Tuesday, April 10, 2018


By Kevin Oliver

While Facebook CEO Mark Zuckerberg was testifying before Congress in Washington D.C., California lawmakers are just days away from taking their first crack at the state's own regulations concerning data privacy on websites.

Assemblyman Marc Levine, D-San Rafael, said it is vital that California protect personal data.

"California has got this amazing opportunity as the home of Silicon Valley to protect our residents and how their information is used to help their online activities and how it is then marketed and sold to a third party to be used against against our activities online and to influence us," Levine said.

Tuesday, April 10, 2018


By Emily Stewart

The federal government is already investigating Facebook. The question now is how much further it will go to regulate it.

Facebook founder and CEO Mark Zuckerberg is testifying before Congress Tuesday and Wednesday in the wake of the Cambridge Analytica scandal and revelations about the platform’s role in the dissemination of Russian disinformation during the 2016 presidential campaign to answer questions about Facebook’s past, current, and future actions.

Wednesday, April 4, 2018

San Jose Inside

By Kristin Lam

Sen. Dianne Feinstein gave Mark Zuckerberg a fiery ultimatum. Before a roomful of a few hundred Silicon Valley executives on Monday, the top Democrat on a Senate panel investigating Facebook’s massive privacy breach told the Facebook CEO to correct course or have the government do it for him.

“Fix it before it really breaks,” she said at a “fireside chat” in Sunnyvale with Silicon Valley Leadership Group CEO Carl Guardino.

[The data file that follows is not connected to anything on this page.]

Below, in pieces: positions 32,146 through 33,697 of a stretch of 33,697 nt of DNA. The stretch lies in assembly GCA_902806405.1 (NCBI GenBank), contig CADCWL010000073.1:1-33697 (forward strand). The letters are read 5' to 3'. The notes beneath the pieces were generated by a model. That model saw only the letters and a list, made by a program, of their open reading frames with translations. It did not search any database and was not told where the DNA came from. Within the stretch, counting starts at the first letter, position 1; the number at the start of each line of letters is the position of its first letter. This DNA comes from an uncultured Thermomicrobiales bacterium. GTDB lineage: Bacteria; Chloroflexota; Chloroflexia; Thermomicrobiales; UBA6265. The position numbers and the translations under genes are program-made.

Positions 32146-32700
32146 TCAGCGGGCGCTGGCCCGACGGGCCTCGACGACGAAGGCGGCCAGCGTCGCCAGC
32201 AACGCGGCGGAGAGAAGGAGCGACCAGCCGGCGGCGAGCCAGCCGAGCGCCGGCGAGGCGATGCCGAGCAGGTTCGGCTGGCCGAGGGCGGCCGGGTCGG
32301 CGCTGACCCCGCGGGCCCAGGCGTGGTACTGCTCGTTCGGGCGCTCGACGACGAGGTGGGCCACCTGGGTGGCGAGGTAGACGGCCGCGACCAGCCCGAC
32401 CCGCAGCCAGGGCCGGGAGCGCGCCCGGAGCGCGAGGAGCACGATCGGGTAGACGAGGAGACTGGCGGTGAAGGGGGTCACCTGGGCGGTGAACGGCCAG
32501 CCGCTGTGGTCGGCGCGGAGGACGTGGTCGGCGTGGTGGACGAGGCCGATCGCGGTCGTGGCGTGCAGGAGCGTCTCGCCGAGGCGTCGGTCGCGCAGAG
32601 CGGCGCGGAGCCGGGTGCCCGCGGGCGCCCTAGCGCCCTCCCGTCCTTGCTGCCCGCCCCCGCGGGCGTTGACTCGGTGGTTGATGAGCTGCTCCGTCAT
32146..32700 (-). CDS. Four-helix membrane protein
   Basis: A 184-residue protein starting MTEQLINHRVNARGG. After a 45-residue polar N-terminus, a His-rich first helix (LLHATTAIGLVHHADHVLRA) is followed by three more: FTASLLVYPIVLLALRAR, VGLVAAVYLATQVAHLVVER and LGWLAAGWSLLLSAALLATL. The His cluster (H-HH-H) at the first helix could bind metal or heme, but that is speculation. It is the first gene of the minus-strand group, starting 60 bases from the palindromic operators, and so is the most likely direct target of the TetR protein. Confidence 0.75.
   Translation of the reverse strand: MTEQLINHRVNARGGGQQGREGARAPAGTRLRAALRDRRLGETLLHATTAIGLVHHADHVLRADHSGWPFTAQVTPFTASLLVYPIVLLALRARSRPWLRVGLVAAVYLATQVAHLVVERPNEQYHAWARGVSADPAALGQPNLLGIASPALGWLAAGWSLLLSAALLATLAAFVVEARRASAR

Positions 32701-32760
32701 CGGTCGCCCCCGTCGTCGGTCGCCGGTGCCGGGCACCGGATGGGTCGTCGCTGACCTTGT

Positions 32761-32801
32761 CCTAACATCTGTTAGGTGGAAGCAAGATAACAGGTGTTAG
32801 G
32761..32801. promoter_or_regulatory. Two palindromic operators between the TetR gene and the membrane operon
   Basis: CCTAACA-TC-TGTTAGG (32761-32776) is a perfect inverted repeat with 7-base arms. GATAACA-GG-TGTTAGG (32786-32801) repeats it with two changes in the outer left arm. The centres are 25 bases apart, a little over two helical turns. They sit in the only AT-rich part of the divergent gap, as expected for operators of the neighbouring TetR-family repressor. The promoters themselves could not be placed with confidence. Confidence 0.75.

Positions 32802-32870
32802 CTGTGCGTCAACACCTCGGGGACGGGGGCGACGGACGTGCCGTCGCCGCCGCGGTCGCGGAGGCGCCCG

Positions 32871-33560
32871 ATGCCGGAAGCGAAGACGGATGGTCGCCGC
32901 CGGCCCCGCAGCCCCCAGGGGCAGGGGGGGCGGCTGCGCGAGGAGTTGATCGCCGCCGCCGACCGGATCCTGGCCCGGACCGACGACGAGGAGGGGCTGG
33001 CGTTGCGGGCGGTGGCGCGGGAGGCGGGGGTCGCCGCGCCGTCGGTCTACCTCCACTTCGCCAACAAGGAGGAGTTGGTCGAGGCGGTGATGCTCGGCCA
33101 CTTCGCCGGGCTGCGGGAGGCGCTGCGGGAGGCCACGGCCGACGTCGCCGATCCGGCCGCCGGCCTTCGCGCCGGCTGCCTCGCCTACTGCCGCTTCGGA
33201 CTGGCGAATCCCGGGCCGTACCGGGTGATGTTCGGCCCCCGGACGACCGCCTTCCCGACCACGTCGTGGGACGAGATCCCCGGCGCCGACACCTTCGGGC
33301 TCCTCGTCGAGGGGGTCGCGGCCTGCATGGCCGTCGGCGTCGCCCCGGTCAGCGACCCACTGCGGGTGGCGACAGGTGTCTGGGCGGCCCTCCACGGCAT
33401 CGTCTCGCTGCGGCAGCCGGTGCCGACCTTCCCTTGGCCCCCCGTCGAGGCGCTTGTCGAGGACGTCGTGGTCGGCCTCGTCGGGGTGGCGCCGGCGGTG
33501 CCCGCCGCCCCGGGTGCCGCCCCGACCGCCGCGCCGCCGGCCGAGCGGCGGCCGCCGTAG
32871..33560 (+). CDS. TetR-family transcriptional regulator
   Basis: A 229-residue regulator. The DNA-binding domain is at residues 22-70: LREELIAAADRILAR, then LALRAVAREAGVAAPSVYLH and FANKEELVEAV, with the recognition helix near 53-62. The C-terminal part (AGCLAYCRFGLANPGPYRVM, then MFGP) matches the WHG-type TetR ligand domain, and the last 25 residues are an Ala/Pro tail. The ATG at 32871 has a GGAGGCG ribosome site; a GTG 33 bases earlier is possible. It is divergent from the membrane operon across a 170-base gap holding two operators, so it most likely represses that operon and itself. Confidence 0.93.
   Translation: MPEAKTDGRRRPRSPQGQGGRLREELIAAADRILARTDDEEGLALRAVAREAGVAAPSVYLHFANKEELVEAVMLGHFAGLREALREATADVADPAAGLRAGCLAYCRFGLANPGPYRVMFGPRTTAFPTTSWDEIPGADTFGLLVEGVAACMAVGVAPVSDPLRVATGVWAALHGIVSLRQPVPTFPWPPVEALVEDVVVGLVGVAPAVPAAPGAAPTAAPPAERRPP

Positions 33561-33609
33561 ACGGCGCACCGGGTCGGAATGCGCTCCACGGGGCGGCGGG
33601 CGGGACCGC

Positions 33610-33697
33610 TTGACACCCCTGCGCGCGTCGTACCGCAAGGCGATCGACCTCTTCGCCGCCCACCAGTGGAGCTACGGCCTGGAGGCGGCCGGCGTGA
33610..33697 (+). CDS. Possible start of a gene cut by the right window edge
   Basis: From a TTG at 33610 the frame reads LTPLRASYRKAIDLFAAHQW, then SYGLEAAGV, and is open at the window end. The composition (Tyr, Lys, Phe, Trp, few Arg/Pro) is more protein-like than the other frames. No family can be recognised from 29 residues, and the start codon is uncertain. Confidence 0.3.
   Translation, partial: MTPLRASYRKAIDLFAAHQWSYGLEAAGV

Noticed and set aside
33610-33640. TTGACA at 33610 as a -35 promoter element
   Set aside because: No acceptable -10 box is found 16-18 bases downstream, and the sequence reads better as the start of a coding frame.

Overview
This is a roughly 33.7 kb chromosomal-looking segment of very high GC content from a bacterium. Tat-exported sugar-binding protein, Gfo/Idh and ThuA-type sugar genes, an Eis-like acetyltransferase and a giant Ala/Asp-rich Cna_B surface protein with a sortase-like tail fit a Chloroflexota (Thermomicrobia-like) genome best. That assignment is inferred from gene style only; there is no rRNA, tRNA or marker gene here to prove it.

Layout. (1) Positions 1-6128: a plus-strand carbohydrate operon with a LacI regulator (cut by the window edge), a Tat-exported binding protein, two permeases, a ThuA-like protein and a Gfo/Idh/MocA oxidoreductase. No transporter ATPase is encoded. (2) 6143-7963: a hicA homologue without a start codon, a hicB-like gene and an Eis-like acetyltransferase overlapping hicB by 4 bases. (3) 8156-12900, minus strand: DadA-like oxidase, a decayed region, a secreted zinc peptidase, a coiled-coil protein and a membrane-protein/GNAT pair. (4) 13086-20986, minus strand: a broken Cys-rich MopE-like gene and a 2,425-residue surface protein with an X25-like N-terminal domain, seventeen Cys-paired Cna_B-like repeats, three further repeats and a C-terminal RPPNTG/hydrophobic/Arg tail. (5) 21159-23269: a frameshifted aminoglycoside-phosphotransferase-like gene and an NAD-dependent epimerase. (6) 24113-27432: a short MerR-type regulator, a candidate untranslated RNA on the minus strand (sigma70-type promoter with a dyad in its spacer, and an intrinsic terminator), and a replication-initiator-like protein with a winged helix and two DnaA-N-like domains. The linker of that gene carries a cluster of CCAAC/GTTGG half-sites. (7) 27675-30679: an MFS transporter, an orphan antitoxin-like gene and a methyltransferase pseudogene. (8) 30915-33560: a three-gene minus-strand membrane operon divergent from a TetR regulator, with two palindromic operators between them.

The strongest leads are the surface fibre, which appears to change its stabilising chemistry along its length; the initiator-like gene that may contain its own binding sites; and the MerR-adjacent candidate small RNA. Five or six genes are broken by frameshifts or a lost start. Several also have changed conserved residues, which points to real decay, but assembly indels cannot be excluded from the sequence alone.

“If you don’t control your platform, we’re going to have to do something about it,” she added. “I am hopeful that they will.”

Tuesday, April 3, 2018

Bloomberg Technology

By Selina Wang

California has proposed legislation that would require social platforms like Facebook Inc. and Twitter Inc. to identify automated accounts, or bots, amid a push by state lawmakers to police the technology companies that have proven vulnerable to manipulation and the spread of fake news.

Tuesday, April 3, 2018


By David Lumb

Facebook and Twitter are plenty aware that Russian-backed actors have been using troll accounts to manipulate online discourse. Despite introducing transparency tools and purging lists of bots, California lawmakers don't think the companies are doing enough to safeguard consumers. Legislators proposed a bill that would force social media platforms to identify automated accounts and deal with them within three days.

Sunday, April 1, 2018

The Press Democrat

By The Editorial Board

For many homeowners, the full extent of the devastation from the October fires is still unfolding — on their calculators.

As Staff Writer Bill

Swindell spelled out in his front-page story a week ago (“Painful insurance reality,” Sunday), the number of people in Sonoma County who lost their homes and were underinsured or uninsured has exceeded the fears of many local leaders and even some industry experts. A survey by San Francisco-based consumer group United Policyholders shows nearly 70 percent of local fire victims believe they do not have enough insurance to rebuild their homes. According to Amy Bach, executive director of United Policyholders, those homeowners are finding that the gap between what they need to rebuild and what they can expect to receive from insurance companies is between tens of thousands of dollars to more than $1 million. “Those are breathtaking numbers,” Bach said.

Wednesday, March 28, 2018

KPFA 94.1 FM

8:08 Marc Levine, Democratic assemblymember representing California’s 10th district. He’s the author of two bills trying to create new regulations in the social media sphere: AB 2182, which  would create a California Data Protection Authority modeled after a similar organization in Europe; and AB 1950, which would regulate bots – social accounts that are run by algorithms, not people.